The Wall, which quickly became one of the country’s most popular tourist attractions, spawned a national “urge to install reminders of the past,” wrote architectural critic Jane Holtz Kay in The New York Times in March 1989. The “memorialization of America,” as Kay put it, included tributes in granite and bronze to musicians, writers, athletes, politicians, astronauts, and other revered figures.
It also included an explosion of memorials built to honor Vietnam veterans. “I came back from [the Wall’s dedication in 1982] dedicated to putting up a memorial to our area service people,” former VVA Chapter 79 president Ned Foote told The VVA Veteran. As was the case in many areas of the country, Foote and other VVA members were instrumental in conceiving, funding, and building a memorial-in this case, the Adirondack Vietnam Veterans Memorial, which was dedicated at the Adirondack Community College in Glens Falls, New York, on November 2, 1986. Foote echoes the sentiments of many of those involved in building memorials when he says the dedication of his local memorial was “the most moving experience of our lives.”
A survey released in November 1986 by the I Project on the Vietnam a Generation uncovered 126 memorials to Vietnam veterans. The survey found that 27 of the
memorials were put up before the Wall was dedicated; 61 were built in the three years after the Wall’s dedication; and 38 were scheduled to be built. Today, more than seven years since that survey came out, scores of other memorials have been dedicated.
It would take several issues of this newspaper to describe the hundreds of memorials to Vietnam veterans that have gone up in the last 11 years. So what follows is a brief, selective look at some state and local efforts, many of which have involved the active participation of VVA members.
You can find memorials to Vietnam veterans in all fifty states. There are eleven in Idaho alone, including the Vietnam POW/MIA Memorial, a sculpted bronze eagle dedicated July 4, 1976. State memorials are in place or in the planning stages in nearly all the states. Ground-breaking for one of the latest, Hawaii’s state memorial for veterans of the Korean and Vietnam conflicts, took place July 27, 1993, at the Hawaiian State Capitol. What will be one of the most ambitious state memorials-the $5.6 million New Jersey Vietnam Veterans Memorial in Holmdel- will be dedicated on Veterans Day 1994.
Perhaps the most celebrated state memorial is California’s imposing, 3,750-square-foot state edifice that was dedicated December 10, 1988, across from the State Capitol Building in Sacramento. A group of veterans, spearheaded by double-amputee Herman Woods, came up with the idea for this memorial in 1983. The state legislature provided the land, and $2.2 million was raised from the public.
The California Vietnam Veterans Memorial, designed by Michael Larson (a Marine Vietnam veteran) and Thomas Chytrowski, is multifaceted: Its main feature is the listing of the names and hometowns of 5.822 servicemen and women killed or missing in action in Vietnam. A series of bronze reliefs line the inner walls of the memorial, which is configured in the shape of broken concentric circles. Inside is a bronze figure of a combat soldier sitting on his helmet, cradling an M-16, and looking up from a letter he is reading.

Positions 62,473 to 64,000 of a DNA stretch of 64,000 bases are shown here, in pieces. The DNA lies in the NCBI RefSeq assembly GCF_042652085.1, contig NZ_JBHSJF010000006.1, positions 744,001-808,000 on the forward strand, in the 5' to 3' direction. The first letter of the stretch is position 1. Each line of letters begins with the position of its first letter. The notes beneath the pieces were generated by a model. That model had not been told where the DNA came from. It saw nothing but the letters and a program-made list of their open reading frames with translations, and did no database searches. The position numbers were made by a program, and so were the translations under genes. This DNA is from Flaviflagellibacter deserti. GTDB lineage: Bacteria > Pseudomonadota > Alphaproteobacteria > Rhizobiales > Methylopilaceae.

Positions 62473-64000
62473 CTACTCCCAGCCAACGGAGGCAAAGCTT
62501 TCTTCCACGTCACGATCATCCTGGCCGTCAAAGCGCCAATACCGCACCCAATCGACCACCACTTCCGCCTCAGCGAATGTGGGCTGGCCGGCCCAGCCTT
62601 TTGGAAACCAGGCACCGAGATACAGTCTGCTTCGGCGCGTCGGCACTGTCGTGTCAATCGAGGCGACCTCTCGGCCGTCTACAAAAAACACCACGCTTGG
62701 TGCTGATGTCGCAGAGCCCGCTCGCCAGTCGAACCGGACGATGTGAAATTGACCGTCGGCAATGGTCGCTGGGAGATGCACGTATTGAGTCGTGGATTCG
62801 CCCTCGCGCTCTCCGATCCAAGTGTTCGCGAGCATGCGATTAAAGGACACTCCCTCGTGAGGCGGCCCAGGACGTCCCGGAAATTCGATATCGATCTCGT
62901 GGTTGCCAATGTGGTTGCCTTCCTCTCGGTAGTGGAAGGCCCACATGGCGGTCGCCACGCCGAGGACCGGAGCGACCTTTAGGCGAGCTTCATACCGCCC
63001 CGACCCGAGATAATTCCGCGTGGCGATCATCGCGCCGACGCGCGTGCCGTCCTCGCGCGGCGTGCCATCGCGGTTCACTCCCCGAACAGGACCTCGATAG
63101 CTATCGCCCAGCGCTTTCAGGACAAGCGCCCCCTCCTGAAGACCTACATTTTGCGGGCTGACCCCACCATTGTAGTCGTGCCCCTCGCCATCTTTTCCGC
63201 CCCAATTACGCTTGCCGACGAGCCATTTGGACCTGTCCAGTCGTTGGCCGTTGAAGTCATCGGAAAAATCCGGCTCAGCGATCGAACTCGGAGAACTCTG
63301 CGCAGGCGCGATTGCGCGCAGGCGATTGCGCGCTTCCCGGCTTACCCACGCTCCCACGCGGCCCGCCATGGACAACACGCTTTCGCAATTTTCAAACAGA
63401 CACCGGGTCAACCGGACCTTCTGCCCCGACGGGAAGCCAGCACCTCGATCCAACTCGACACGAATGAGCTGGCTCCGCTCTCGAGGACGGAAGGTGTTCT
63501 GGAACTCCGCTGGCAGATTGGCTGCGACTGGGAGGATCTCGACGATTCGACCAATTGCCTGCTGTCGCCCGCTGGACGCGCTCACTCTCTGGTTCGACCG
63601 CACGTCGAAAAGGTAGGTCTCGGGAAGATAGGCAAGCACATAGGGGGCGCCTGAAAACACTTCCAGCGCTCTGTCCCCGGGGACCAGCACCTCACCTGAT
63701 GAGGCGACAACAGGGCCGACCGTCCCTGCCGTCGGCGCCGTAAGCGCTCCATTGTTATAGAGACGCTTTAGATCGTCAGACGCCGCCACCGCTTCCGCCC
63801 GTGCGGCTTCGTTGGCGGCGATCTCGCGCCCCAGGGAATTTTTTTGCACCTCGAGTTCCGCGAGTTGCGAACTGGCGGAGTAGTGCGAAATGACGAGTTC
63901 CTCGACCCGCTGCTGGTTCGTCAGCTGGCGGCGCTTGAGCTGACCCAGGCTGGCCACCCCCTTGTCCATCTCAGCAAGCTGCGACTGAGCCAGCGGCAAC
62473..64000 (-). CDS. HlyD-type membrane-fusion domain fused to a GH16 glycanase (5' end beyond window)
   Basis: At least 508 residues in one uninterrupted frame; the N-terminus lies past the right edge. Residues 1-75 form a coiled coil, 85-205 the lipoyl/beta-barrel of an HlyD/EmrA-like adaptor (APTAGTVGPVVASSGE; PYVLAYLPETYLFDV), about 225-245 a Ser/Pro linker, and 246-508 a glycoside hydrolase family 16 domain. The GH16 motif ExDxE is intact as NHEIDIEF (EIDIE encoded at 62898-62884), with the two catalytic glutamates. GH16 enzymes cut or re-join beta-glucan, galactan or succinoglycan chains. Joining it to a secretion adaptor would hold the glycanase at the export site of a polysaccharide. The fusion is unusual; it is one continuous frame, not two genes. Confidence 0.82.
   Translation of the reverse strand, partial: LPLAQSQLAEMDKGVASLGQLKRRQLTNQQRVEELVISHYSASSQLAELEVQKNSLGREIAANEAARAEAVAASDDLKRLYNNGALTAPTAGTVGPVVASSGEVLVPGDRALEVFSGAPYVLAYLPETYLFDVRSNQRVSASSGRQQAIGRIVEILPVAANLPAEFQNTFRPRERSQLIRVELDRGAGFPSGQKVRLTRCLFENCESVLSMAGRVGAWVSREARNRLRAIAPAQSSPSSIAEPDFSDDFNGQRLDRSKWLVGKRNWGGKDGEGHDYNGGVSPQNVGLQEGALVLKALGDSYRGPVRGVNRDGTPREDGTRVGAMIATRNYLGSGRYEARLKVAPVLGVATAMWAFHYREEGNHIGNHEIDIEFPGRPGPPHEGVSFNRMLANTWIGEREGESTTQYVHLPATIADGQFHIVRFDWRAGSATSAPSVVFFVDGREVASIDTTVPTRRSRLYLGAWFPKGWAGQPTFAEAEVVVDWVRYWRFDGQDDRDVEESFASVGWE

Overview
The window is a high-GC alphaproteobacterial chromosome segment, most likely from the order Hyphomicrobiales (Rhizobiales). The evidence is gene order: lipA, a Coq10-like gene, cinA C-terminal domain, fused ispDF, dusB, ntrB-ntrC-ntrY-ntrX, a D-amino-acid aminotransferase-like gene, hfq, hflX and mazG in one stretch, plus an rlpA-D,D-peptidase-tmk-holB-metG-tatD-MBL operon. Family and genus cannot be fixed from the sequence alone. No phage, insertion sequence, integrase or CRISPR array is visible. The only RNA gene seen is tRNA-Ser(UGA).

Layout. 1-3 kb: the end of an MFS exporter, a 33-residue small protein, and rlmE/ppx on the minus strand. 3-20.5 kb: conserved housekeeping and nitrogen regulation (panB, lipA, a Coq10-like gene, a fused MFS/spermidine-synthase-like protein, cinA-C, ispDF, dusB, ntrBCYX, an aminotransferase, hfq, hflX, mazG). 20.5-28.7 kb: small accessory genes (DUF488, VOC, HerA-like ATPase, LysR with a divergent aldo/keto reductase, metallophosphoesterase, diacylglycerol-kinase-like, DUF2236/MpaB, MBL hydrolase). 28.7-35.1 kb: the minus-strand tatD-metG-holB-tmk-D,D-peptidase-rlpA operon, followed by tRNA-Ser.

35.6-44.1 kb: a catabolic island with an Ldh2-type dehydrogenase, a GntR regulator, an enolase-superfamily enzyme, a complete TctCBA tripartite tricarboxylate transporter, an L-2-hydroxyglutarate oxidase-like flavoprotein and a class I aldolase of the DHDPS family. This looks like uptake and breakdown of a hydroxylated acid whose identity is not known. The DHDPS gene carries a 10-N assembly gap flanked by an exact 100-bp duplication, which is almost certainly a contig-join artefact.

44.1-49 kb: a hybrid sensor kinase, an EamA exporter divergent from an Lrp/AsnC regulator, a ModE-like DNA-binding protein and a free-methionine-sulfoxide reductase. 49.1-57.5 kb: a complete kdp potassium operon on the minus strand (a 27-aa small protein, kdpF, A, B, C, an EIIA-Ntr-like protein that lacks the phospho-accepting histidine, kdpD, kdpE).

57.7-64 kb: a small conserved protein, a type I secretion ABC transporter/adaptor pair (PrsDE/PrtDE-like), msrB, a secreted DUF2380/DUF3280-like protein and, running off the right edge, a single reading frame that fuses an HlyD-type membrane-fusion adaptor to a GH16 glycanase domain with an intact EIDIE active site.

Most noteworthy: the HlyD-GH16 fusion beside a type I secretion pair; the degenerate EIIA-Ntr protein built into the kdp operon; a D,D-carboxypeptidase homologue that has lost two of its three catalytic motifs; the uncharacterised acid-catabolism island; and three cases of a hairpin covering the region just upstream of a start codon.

The imaginative Kentucky Vietnam Veterans Memorial-a 24-foot giant sundial whose shadow falls on the engraved names of the 1,065 Kentuckians who died in Vietnam on the anniversary of their deaths-has become one of the state’s most visited landmarks since it was dedicated on Veterans Day 1988. Designed by Helm Roberts, the monument is located a block from the State Capitol building in Frankfort. In front of the sundial, where the shadow does not fall, are listed the names of 22 Kentucky MIAs.
The Oregon State Living Memorial is located in Portland on the grounds of the 12-acre Hoyt Arboretum in the shadow of Mount Hood in Portland. Dedicated on
Veterans Day 1987, the memorial consists of a winding walkway along which are scattered five alcoves representing different periods of the war. Besides listing the names of the Oregonians who died in Vietnam, the panels also tell stories of life in the state during each period. The memorial includes spacious lawns, a central outdoor room, and a final alcove listing the names of 40 Oregon-born MIAs.
Perhaps the most famous of the hundreds of city Welding helmet memorials is the 70-foot-long, 16-foot-high, New York Vietnam Veterans Memorial, a translucent glass block structure containing etched excerpts from 83 letters written by or sent to soldiers in Vietnam. The half-million-dollar memorial, built with private funds, sits near the southern tip of Manhattan Island. It was dedicated during two days of ceremonial events. May 6 and 7, 1985, that included a ticker-tape parade honoring Vietnam veterans.
As part of its fund-raising activities, the New York Vietnam Veterans Memorial Commission, which was set up in 1982, published Dear America: Letters Home From Vietnam (Norton, 1985). That book was the basis for the memorable, award-winning documentary film of the same name that appeared in 1988 on Home Box Office and in movie theaters around the country. Part of the proceeds from that film went to the NY Vietnam Veterans Memorial Commission.
Another noteworthy city memorial sits in front of the San Antonio, Texas, Municipal Auditorium, not far from the Alamo. The memorial, known as Hill 881, was dedicated on Veterans Day 1986. It honors the memory of the Americans who perished in a vicious battle for that piece of real estate in April 1967. The imposing, five-ton bronze statue of a soldier ministering to a severely wounded buddy at the memorial’s center is the work of former Marine combat artist Austin Deuel, who was a first-hand witness to the bloody battle.